What Is The Theme Of Innocence In Night By Elie Wiesel

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When the shell built by childhood and innocence becomes removed, it’s as if for the first time an individual can truly see the limitless boundaries of the horizon. For Elie Wiesel in his work, Night, his boundaries lied at the edge of his hometown of Sighet. At age 16, Elie wanted to expand his horizons by strengthening his relationship with God, and although his father was against Elie taking up spirituality, he went and found himself a tutor in Moishe the Beedle. Months into their lessons, the Gestapo abducted Moishe. Managing to get away, Moishe planned to teach Elie one last lesson of the danger that lied ahead. None of the village, including Elie, paid no heed to his warning. That mistake would send Elie on a journey of turmoil and darkness …show more content…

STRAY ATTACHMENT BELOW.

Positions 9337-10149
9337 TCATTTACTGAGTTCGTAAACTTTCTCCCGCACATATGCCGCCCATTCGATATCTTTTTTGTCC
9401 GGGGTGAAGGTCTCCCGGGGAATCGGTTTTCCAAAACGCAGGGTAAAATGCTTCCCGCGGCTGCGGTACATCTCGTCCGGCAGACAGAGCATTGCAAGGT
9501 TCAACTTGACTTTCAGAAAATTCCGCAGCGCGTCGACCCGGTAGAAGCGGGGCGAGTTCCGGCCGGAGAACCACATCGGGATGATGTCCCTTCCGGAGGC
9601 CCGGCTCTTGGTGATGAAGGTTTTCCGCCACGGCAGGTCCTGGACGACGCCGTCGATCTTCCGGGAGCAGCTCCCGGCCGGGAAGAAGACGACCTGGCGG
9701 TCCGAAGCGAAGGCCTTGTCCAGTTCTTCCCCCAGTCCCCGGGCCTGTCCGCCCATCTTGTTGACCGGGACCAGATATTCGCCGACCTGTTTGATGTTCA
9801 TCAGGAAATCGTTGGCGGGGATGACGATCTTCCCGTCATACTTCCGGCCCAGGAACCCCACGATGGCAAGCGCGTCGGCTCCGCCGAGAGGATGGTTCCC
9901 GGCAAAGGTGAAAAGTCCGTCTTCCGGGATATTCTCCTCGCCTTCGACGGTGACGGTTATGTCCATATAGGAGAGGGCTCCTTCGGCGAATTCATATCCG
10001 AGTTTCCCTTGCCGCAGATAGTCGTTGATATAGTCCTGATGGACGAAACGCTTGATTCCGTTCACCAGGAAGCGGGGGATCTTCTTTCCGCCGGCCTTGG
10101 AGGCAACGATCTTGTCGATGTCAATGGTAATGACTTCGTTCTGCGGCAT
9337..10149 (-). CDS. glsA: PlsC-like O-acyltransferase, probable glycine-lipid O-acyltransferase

The soldiers then forced the beaten and battered Elie and his father, as well as all the prisoners at Buna, on a journey, in which Elie discovers a man abandoned by his son. Upon reflection of the events, he says to himself,”I was glad that Rabbi Eliahu continued to search for his beloved son...a prayer formed inside me, a prayer to this God whom I no longer believed in.’Oh God, Master of the Universe, give me the strength to never do what Rabbi Eliahu’s son has done.’”(91). When Elie gave up on God, it seemed simple enough, but abandoning his own father would mean losing his humanity. It was because of his father that Elie made it this far, and at that point, his dad was all he had left. Elie, who had forgotten about faith, even utters a prayer so that he could keep some altruistic part of himself, but even Elie is not immune to temptation. A block leader said to Elie about his father,”’You are hurting yourself. In fact, you should be getting his rations...You could have two rations of bread, two rations of soup...’It was only a fraction of a second, but it only left me feeling guilty.”(111). As Elie’s father approaches Death’s door, the allure of being rid of such burden and responsibility naturally appeals to Elie. Although his loyalty remained steadfast, Elie realized that his relationship with his father could end up like his relationship with God as a result of his selfish desires. On January 29, 1945, Elie’s father passes away, and just like on the day he abandoned God, he feels “free at last!”(112). ‘Every man for himself’ was the motto that the prisoners lived by, but Elie was the exception. In those unforgiving circumstances, he questioned his belief in his ability to stay humane, yet still Elie stuck by his father even if he harbored some dark thoughts in

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